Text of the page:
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A regional public media collaboration serving the Rocky Mountain States of Colorado, Idaho, Nevada, New Mexico, Utah and Wyoming.

Utah And Colorado Are Parched As Spring Begins

Drought has basically divided the Mountain West into two separate regions this year.

Storms kept Idaho, Montana and Wyoming wet over the winter, and the national Drought Monitor shows no drought in those states.

But high pressure dogged Utah and most of Colorado this winter. Now the ground is dry and the snowpack is lean, even though March was stormy.

“The long term is what concerns us,” said Craig Laub, who raises hay and grain in southern Utah.

He said the short term doesn’t worry local farmers. They can irrigate their crops like he does with water from aquifers.

“We just haven’t had any recharge, so we’re having to lower our pumps every year to go deeper for the water,” Laub said.

Utah and Colorado have endured about a year of unusually dry weather, thanks to high-pressure systems that acted like storm barriers.

Brian McInerney, a hydrologist for the National Weather Service in Salt Lake City, said a wet winter last year helped top off the reservoirs that store water for drinking and irrigation.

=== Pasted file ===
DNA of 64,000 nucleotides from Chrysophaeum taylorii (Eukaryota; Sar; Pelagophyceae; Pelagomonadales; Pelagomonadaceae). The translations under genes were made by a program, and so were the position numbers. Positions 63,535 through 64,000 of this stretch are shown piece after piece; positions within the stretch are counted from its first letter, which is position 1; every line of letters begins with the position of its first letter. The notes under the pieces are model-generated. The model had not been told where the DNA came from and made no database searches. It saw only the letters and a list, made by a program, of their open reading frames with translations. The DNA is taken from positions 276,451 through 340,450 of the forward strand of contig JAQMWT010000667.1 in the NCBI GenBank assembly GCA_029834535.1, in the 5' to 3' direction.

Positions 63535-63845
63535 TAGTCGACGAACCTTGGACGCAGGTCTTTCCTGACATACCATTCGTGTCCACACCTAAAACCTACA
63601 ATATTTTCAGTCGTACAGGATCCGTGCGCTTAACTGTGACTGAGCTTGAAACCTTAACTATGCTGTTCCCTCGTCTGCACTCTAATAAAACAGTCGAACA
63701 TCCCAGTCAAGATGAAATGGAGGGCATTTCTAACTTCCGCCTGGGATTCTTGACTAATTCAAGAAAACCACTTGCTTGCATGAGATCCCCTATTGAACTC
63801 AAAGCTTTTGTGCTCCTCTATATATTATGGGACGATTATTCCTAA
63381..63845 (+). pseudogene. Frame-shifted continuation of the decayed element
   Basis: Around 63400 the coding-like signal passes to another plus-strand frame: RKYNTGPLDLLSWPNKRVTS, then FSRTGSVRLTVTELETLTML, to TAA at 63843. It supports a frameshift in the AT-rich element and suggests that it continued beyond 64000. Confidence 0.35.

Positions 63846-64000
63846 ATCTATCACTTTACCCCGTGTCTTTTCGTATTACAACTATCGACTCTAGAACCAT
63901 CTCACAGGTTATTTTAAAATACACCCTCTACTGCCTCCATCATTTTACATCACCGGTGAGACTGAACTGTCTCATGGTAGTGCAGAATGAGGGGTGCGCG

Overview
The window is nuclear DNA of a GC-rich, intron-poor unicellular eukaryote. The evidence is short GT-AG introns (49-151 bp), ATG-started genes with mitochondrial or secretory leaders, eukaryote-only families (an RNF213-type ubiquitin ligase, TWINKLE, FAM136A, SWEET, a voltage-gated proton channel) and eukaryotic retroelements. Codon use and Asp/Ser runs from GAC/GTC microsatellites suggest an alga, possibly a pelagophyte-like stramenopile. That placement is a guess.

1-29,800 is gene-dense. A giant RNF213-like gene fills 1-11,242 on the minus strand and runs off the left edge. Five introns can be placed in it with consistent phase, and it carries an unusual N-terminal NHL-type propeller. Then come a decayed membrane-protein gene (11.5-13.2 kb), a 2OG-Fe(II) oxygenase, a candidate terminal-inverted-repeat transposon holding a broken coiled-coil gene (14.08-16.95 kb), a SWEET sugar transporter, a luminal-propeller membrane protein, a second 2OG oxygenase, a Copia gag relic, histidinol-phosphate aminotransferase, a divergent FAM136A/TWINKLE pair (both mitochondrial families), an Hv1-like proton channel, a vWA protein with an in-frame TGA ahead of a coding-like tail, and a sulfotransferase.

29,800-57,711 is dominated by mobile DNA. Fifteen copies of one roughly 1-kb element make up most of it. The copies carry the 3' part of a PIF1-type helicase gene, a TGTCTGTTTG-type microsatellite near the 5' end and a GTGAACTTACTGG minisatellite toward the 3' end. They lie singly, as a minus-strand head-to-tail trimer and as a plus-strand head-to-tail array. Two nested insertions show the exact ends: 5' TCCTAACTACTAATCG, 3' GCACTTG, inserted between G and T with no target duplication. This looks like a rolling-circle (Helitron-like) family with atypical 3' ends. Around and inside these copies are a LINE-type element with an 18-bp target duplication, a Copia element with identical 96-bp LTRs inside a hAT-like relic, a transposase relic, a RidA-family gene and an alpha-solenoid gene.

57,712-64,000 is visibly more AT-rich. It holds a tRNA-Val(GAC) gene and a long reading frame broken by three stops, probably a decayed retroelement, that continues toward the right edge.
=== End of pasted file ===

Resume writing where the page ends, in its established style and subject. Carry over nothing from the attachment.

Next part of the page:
“I think we’re okay this year,” he said. “I think if we look at the 2018 water year, what we’ll find is low snowpack but adequate reservoir storage.”

The National Climate Prediction Center is forecasting that the drought will persist this spring in both Utah and Colorado.

Credit National Climate Prediction Center
This map shows what forecasters at the National Climate Prediction Center are anticipating for about three months.

This story was produced by the Mountain West News Bureau, a collaboration between Wyoming Public Media, Boise State Public Radio in Idaho, Yellowstone Public Radio in Montana, KUER in Salt Lake City and KRCC and KUNC in Colorado.  

Judy Fahys has reported in Utah for two decades, covering politics, government and business before taking on environmental issues. She loves covering Utah, where petroleum-pipeline spills, the nation’s radioactive legacy and other types of pollution provide endless fodder for stories. Previously, she worked for the Salt Lake Tribune in Utah, and reported on the nation’s capital for States News Service and the Scripps League newspaper chain. She is a longtime member of the Society of Environmental Journalists and Investigative Reporters and Editors. She also spent an academic year as a research fellow in the Knight Science Journalism program at the Massachusetts Institute of Technology. In her spare time, she enjoys being out in the environment, especially hiking, gardening and watercolor painting.
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